Skip to main content

RTI draft rules: Govt of India seeking to "coopt" Central Information Commission, wants to appoint its secretary

Aruna Roy
By Our Representative
The National Campaign for Peoples’ Right to Information (NCPRI), whose campaign pushed India towards the Right to Information (RTI) Act in 2005, has suggested that the recently-proposed RTI draft rules virtually proposes to allow the Government of India (GoI) to coopt the Central Information Commission (CIC), the RTI watchdog of GoI.
Taking strong exception, in this context, to the proposed appointment of secretary to the CIC by the GoI in the new draft rules, NCPRI says, they “undermine the authority of the CIC by giving the Central Government the power of appointing the secretary to the CIC.”
NCPRI insists, “The CIC should have the freedom to appoint officers of its choice through a transparent process”, adding, “secretary” to CIC should mean “an officer so appointed by the CIC”, adding, the following words should inserted into the new rules: “The CIC shall appoint an officer not below the rank of Additional Secretary to the Government of India as Secretary to the Commission.”
NCPRI is led, among others, by well-known social activists Aruna Roy, who was a member of the National Advisory Council (NAC) chaired by Congress president Sonia Gandhi, till May 2013, when she resigned over non-implementation of NAC recommendation to implement minimum wages for work offered under the National Rural Employment Guarantee Act (NREGA).
Taking exception to yet another change, NCPRI believes that the requirement for an aggrieved person to file an appeal to the CIC – online or offline – accompanied “duly authenticated and verified” documents, is strange, particularly when “anywhere between 40 and 60 lakh RTI applications “are filed every year in India” and majority of them are by “the poor and marginalized”.
Criticizing the authentication requirement for not being “people-friendly” and “burdened with legalistic procedures”, NCPRI says, the “duly authenticated and verified” requirement should be “limited to self-attestation by the appellant.”
Objecting to the rule allowing RTI appeals to be returned to the applicants because of certain deficiencies, NCPRI says, “People, especially the marginalised, reach CIC after a lot of hardship and a long wait”, and therefore, the CIC should “facilitate and assist people in the process of registering their appeals, rather than summarily returning them due to a deficiency.”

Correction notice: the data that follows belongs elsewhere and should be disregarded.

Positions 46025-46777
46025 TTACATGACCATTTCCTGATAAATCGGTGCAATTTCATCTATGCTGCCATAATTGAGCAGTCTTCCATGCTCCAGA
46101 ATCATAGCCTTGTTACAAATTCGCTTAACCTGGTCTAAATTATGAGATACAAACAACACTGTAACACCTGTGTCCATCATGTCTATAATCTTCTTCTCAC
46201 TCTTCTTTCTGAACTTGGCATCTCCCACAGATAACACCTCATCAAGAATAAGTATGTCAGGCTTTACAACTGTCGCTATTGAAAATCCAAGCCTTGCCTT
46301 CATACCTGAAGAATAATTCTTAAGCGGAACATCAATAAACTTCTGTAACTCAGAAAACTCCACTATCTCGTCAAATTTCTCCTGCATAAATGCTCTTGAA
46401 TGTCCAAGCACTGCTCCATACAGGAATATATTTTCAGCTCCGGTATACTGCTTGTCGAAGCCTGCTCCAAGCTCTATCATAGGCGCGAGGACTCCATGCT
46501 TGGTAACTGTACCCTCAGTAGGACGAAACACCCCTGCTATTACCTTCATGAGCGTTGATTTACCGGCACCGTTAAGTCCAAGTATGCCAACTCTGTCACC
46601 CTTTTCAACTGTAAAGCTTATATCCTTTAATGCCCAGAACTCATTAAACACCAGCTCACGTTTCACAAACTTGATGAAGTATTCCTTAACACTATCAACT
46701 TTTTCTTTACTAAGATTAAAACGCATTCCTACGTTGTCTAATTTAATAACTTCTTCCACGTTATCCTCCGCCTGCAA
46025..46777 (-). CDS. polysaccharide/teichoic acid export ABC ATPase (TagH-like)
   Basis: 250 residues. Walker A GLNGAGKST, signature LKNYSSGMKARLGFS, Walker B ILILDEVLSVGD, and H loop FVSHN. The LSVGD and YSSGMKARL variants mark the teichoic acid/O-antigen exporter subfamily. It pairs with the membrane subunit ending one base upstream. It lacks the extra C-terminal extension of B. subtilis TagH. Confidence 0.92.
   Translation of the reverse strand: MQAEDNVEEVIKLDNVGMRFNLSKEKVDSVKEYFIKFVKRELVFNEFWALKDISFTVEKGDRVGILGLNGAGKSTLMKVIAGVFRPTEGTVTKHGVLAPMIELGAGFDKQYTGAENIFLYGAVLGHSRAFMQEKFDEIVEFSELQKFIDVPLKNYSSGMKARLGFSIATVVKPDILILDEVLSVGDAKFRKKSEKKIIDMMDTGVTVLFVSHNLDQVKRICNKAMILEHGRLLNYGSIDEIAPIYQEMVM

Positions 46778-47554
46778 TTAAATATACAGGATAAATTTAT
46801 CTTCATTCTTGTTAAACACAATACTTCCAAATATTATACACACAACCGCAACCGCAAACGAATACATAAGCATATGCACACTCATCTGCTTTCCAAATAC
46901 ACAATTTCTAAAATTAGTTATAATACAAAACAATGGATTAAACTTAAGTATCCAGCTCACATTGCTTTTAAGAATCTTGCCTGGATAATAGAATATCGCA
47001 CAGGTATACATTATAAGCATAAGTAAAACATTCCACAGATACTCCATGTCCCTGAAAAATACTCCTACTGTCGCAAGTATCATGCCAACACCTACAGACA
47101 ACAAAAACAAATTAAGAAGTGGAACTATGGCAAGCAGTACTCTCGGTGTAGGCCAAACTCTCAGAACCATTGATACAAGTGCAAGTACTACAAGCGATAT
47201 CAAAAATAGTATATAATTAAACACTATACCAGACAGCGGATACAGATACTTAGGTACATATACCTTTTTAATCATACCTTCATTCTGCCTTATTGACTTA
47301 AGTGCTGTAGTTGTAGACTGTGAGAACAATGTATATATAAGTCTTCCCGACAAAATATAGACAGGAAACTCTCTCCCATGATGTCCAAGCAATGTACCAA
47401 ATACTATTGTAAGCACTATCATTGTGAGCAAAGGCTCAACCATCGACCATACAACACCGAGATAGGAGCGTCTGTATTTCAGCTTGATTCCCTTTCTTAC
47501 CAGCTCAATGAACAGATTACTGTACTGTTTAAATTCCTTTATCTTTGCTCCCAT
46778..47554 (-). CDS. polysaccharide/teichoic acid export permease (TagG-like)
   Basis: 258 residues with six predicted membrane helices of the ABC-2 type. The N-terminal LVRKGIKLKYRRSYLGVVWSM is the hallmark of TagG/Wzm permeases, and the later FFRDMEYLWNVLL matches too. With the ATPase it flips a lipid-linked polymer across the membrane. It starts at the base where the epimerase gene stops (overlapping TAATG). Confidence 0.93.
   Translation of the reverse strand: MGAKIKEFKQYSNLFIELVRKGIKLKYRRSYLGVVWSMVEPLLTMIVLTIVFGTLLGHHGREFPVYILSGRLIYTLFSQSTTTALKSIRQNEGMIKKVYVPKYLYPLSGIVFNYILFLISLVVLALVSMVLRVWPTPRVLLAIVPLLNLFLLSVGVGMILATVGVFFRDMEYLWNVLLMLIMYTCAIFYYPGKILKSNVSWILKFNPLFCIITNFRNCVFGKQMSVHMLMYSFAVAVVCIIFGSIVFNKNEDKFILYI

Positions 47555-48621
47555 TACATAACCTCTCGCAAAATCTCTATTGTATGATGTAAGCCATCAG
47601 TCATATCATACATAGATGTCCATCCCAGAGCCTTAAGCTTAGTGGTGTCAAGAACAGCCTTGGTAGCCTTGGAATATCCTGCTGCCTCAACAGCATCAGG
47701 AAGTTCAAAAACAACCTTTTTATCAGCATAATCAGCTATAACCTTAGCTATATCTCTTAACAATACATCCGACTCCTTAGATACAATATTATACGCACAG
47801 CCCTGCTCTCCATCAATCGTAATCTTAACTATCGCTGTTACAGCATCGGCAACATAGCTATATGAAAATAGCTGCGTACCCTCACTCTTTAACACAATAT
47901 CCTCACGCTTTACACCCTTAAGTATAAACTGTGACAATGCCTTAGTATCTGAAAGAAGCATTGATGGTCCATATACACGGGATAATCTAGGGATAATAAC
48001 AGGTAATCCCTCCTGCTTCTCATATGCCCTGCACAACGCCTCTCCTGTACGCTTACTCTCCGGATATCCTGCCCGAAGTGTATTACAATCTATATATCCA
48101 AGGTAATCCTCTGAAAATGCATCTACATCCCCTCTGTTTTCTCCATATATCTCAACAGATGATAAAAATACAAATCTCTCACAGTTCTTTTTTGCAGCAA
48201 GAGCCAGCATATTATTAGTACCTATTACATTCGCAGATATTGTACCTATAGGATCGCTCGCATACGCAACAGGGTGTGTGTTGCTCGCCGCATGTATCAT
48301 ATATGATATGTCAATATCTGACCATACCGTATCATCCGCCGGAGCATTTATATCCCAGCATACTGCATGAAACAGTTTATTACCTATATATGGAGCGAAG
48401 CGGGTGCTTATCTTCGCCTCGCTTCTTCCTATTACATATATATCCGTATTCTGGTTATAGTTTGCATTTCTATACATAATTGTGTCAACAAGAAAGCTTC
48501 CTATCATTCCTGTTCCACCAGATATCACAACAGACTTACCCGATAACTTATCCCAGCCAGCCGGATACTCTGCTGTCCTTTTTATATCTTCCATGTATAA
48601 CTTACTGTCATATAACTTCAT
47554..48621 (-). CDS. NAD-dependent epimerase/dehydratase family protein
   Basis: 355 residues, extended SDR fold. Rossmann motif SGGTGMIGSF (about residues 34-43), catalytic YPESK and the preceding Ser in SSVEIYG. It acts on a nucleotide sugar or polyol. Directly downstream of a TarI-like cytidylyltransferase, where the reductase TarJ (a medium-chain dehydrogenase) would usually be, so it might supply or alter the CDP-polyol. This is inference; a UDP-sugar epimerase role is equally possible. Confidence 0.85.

Regarding the proposed rule allowing appellants to withdraw their appeals, NCPRI says, this appears “beyond the law”, as “given the Indian reality where RTI applicants are at times harassed, threatened, physically attacked or even killed, such provisions will provide a perverse incentive to vested interests to silence the information seeker through coercion or physical harm.”
Also rejecting the proposal to allow CIC to drop the pleas if the applicant dies, NCPRI quotes CIC resolution dated September 13, 2011, which says, “If it receives a complaint regarding assault or murder of an information seeker, it will examine the pending RTI applications of the victim and order the concerned department(s) to publish the requested information suo motu on their website as per the provisions of law.”
Critical of such hurdles for seeking information, NCPRI says, “Despite more than 11 years of the implementation of the RTI Act in India, in most public authorities no mechanism to assist information seekers has been put in place. Therefore, it is suggested that Information and Facilitation Centres be set up in each public authority.”
Referring to the pleas related to cases of life and liberty, which are heard within 48 hours, NCPRI insists, “There is no concomitant time-frame for disposal of first appeal, second appeal or complaints in cases where information is not provided within 48 hours”, insisting, “Appropriate rules should be framed with a clearly defined procedure and time frame.”

Comments

TRENDING

Buddhist shrines massively destroyed by Brahmanical rulers in "pre-Islamic" era: Historian DN Jha's survey

Nalanda mahavihara By Our Representative Prominent historian DN Jha, an expert in India's ancient and medieval past, in his new book , "Against the Grain: Notes on Identity, Intolerance and History", in a sharp critique of "Hindutva ideologues", who look at the ancient period of Indian history as "a golden age marked by social harmony, devoid of any religious violence", has said, "Demolition and desecration of rival religious establishments, and the appropriation of their idols, was not uncommon in India before the advent of Islam".

Did Modi promote Dholavira, a UNESCO site now, as Gujarat CM? Facts don't tally